https://youtu.be/Nh_ItF1wOT0?t=12m54s

Edit: Oh sorry, I guess you linked it already. To expand though, he specifically refers to the Soldier and the Demo as classes with general applicability, which harkens back to the two Hydro commentary nodes: one that states that the Soldier is a "core" combat class, and the other, which was referenced in the post above me, which describes their original intent with demoman as being a versatile class. This might be why people conflate these two ideas, as the commentary is definitely inline with generalist/specialist game design philosophy, but there's no direct correlation until this interview. I wonder how far back the term generalist/specialists was used. I believe this specific phrasing (in regards to TF2, because the term generalist/specialist exists outside of tf2) used by the community predates this interview, but I'm not entirely sure. Was Robin Walker the first to use this terminology in correlation with TF2?

I did a google search with dates, and it does seem that this interview is the first ever use of this concept + tf2. So this would definitely imply that, yes, Valve intended general applicability vs. special applicability for different classes.
277
#277
-1 Frags +

So this whole discussion is a good read but it isn't really productive at all. There's evidently a large amount of people who don't like this whitelist and want one which is much stricter but posting on this thread is probably not going to do anything. The 2 main ideas seem to between only wanting unlocks which add to the game, or only wanting to ban unlocks that break it. I feel that before we decide which specific unlocks we should allow we should have a vote or something deciding on which mentally the global whitelist should be geared towards (I'm not going to create a strawpoll or anything garbage like that because evidently an admin or someone with some credibility should actual start one). Currently there's been no posts or acknowledgements from any admins talking about the fact that a lot of people aren't happy with this whitelist as we're continuing to play the etf2l whitelist cup even though we know that the 3 weapons that have been updated still are not beneficial to the game at all (and also gas passer which is just garbage). It'd be nice to hear from an admin that they aren't just ignoring a lot of the community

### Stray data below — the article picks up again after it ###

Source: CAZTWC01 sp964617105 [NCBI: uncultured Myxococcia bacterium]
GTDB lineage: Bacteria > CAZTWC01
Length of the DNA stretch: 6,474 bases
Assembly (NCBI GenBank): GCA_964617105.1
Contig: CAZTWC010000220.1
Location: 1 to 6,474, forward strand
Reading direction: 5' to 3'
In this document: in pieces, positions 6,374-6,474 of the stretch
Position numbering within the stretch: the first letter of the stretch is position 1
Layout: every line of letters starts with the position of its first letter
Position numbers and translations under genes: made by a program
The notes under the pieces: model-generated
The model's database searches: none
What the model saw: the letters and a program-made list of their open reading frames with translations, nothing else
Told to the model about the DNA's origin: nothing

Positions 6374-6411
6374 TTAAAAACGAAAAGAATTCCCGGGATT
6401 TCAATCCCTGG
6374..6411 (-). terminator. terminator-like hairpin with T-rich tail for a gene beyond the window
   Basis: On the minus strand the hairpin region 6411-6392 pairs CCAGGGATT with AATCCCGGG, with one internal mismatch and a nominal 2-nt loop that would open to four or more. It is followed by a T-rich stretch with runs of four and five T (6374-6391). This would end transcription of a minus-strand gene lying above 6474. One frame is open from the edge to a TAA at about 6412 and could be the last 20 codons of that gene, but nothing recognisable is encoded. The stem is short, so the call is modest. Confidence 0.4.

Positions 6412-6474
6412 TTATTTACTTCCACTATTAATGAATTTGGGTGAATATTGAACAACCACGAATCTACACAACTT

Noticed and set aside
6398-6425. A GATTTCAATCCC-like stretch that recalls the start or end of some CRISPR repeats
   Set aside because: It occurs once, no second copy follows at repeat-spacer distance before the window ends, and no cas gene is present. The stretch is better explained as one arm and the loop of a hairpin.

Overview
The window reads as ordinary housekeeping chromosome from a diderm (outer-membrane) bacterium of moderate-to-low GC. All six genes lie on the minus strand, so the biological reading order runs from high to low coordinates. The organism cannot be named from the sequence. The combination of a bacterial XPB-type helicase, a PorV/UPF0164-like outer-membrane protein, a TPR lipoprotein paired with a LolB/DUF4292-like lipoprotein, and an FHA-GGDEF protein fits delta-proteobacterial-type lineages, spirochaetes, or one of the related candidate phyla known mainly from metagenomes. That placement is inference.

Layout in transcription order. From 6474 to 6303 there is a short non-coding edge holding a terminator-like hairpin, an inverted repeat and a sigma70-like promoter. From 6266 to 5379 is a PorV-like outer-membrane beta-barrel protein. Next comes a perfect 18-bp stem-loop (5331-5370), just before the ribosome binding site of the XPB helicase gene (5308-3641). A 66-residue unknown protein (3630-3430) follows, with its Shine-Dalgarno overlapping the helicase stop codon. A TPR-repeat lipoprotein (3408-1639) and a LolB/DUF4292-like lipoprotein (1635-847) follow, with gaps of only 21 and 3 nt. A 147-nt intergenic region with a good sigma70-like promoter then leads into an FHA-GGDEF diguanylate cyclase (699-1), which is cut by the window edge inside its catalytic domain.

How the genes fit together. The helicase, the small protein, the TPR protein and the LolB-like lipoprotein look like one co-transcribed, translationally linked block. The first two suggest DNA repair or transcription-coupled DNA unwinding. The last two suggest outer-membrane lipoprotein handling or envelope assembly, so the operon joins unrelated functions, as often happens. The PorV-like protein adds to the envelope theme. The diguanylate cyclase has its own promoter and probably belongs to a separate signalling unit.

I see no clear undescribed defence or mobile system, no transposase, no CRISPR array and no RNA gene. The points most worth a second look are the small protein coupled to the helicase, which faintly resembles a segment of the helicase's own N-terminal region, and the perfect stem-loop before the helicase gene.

So this whole discussion is a good read but it isn't really productive at all. There's evidently a large amount of people who don't like this whitelist and want one which is much stricter but posting on this thread is probably not going to do anything. The 2 main ideas seem to between only wanting unlocks which add to the game, or only wanting to ban unlocks that break it. I feel that before we decide which specific unlocks we should allow we should have a vote or something deciding on which mentally the global whitelist should be geared towards (I'm not going to create a strawpoll or anything garbage like that because evidently an admin or someone with some credibility should actual start one). Currently there's been no posts or acknowledgements from any admins talking about the fact that a lot of people aren't happy with this whitelist as we're continuing to play the etf2l whitelist cup even though we know that the 3 weapons that have been updated still are not beneficial to the game at all (and also gas passer which is just garbage). It'd be nice to hear from an admin that they aren't just ignoring a lot of the community